Taika Waititi's directorial works are known for being silly. They star kids who think the height of gangster activity is knocking over mailboxes, vampires who do dark bidding over tables on the internet and Korg the rock monster. Humor is a constant presence, the production & costume design frequently employs bright colors, heck, his first movie being titled Eagle vs. Shark seems to set the stage for a filmography built exclusively on wackiness. But as anyone who's actually seen Waititi's movies knows, his works aren't just a bunch of eccentric quirks. Much like The Princess Bride or the best Muppet productions, Waititi's films typically start out as uber-zany while sneaking up on you with just how emotionally invested you've become in the characters on-screen.

Tuesday, January 21, 2020

Bad Boys For Life Delivers Diverting Debauchery

Seventeen years after Bad Boys II, those boys are back in town (how was that not the official tagline on the post?) for Bad Boys For Life. Director Michael Bay has left the building but directors Bilall Fallah & Adil El Arbi have now taken over while franchise stars Will Smith & Martin Lawrence are still around to hold down the fort. Doing another one of these films all these years later can't help but set off warning bells in one's mind that Bad Boys For Life will be end up being nothing more than just a cash grab. Thankfully, while the resulting film is nothing super lasting or groundbreaking, it does at least deliver on your appetite for explosions and snappy banter.

Sunday, January 19, 2020

Harlan County U.S.A. Provides a Startlingly Relevant Tale About the Humanity of Striking Workers

The history of American civil rights is less of an always upwards arrow pointing towards progress and more of a straight line occupying the space of oppression. That isn't to say America has never made progress in terms of recognizing the rights of marginalized communities. But it is shocking how we're still fighting many of the same civil rights battles that were raging on decades ago. Seventy years later, America is still putting members of racial minority groups into concentration camps, women, especially women of color, struggle to be seen as equal in the eyes of their fellow citizens and major corporations are still trampling over the rights of individual workers to save a few pennies.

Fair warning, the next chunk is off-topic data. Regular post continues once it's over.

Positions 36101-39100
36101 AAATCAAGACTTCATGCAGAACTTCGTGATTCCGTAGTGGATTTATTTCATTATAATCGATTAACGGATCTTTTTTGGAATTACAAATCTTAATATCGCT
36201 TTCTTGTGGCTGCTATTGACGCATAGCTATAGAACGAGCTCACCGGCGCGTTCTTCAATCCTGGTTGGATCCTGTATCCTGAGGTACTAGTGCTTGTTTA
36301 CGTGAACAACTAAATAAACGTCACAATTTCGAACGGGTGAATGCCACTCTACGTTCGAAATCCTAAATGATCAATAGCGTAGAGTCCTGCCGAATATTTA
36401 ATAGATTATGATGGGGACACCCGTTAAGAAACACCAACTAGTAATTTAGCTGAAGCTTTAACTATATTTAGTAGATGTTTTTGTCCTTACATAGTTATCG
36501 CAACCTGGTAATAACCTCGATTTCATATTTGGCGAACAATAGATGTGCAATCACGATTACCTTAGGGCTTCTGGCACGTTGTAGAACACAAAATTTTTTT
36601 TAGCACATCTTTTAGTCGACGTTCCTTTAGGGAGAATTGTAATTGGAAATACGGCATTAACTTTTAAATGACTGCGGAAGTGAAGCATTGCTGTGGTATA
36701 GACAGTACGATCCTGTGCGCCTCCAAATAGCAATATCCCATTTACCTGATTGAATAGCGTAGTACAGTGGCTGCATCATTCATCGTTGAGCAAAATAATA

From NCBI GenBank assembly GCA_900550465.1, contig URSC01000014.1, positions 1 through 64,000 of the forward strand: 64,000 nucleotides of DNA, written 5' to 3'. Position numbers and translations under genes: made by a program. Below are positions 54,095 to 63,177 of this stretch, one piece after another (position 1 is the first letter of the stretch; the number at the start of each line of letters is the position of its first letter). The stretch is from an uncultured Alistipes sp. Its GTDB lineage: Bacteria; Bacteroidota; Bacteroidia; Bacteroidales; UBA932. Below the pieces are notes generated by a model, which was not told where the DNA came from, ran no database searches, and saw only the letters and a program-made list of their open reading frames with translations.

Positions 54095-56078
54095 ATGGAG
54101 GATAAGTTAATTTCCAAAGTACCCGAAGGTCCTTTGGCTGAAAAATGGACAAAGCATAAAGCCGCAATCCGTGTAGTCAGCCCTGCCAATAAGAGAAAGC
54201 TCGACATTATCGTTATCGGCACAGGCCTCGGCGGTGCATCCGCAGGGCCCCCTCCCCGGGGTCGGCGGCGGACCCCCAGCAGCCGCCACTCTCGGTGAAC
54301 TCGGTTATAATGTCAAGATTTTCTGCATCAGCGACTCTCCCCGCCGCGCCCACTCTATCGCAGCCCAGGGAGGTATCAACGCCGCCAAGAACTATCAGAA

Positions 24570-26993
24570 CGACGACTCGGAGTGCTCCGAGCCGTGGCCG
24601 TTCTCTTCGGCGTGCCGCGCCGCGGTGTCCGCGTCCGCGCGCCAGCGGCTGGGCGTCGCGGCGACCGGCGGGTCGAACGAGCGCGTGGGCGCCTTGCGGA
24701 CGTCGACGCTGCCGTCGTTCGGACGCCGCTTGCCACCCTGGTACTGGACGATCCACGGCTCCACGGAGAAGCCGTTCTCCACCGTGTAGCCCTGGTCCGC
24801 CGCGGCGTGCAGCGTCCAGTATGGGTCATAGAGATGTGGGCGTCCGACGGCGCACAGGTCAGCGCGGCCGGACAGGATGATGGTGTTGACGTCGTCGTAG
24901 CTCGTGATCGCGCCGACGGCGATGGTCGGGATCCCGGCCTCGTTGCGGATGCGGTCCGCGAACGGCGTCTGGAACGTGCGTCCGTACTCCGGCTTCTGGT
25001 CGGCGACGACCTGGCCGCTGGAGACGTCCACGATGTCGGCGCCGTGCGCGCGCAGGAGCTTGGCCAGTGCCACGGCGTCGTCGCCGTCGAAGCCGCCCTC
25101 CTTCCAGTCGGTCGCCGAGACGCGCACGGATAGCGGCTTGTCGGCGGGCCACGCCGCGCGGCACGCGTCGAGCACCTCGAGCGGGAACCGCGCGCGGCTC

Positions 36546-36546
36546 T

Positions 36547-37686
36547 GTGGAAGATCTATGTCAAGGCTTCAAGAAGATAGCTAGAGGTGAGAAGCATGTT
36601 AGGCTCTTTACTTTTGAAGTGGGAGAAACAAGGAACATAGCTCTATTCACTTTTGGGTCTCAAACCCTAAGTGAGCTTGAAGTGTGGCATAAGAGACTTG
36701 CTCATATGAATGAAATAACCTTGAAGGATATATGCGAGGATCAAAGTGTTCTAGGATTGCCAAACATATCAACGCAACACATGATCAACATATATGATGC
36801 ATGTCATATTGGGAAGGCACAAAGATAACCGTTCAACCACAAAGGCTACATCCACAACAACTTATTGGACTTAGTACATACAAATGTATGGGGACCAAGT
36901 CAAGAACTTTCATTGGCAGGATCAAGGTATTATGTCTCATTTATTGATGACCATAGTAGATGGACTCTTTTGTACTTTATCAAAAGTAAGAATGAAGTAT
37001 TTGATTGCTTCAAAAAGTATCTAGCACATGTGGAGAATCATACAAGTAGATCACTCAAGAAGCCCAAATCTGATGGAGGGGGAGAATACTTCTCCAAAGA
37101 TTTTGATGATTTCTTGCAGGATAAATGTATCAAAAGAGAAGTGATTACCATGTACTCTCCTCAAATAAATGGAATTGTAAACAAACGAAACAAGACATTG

Saturday, January 18, 2020

Family and Crime Go Hand-in-Hand in Animal Kingdom

We all have family members who can be a touch overbearing. For Joshua Cody (James Frecheville), his particular brand of troublesome family members take the form of a gaggle of unpredictable criminals. Once his mother unexpectedly overdoses, Joshua is forced to live with these relatives that include Andrew "Pope" Cody (Ben Mendelsohn), grandmother Janine Cody (Jackie Weaver) and Barry Brown (Joel Edgerton). Once Joshua arrives, the family is already in the middle of a crisis as a rival gang is keeping a close eye on everybody in the Cody clan to figure out where exactly Pope has gone off to (he's hiding out in a hotel room somewhere at the start of the proceedings).

Friday, January 17, 2020

Sweet Smell of Success Doesn't Skimp On Darkness Much To Its Own Benefit

You know the phrase "He'd sell his grandmother to get ahead"? Well, press agent Sydney Falco (Tony Curtis) is so sleazy that he'd sell both his grandparents if it got him the luxurious life he craves so dearly. In a constant state of petulance, Falco is especially aggravated as of late due to his recent struggles to appease his powerful boss, J.J. Hunsecker (Burt Lancaster). Hunsecker wanted Falco to break up a romance between Hunsecker's sister Susan (Susan Harrison) and a jazz musician, Steve Dallas (Martin Milner). Falco finally decides to break up this couple by planting a false rumor about Dallas in the papers.

Thursday, January 16, 2020

A League of Their Own Is a Good Sport When It Comes to Delivering Heartfelt Comedg

We all like to think of Tom Hanks as America's Dad. He's just so darn loveable playing reliable authority figures we can turn to whenever trouble rears its ugly head. Why else would he be the perfect figure to play real-world figures like Sully or Mister Rogers? But Hanks has actually dabbled in darker roles throughout his career and frequently to great effect! His turn as a curmudgeon FBI officer in Catch Me If You Can is hysterical, he makes a perfect contrast to the zippy law-breaking protagonist. My personal favorite darker Tom Hanks turn, though, is easily his murderous British author in Cloud Atlas. Among that movies infinite pleasures are seeing Hanks totally knock that brief profanity-laden role out of the park!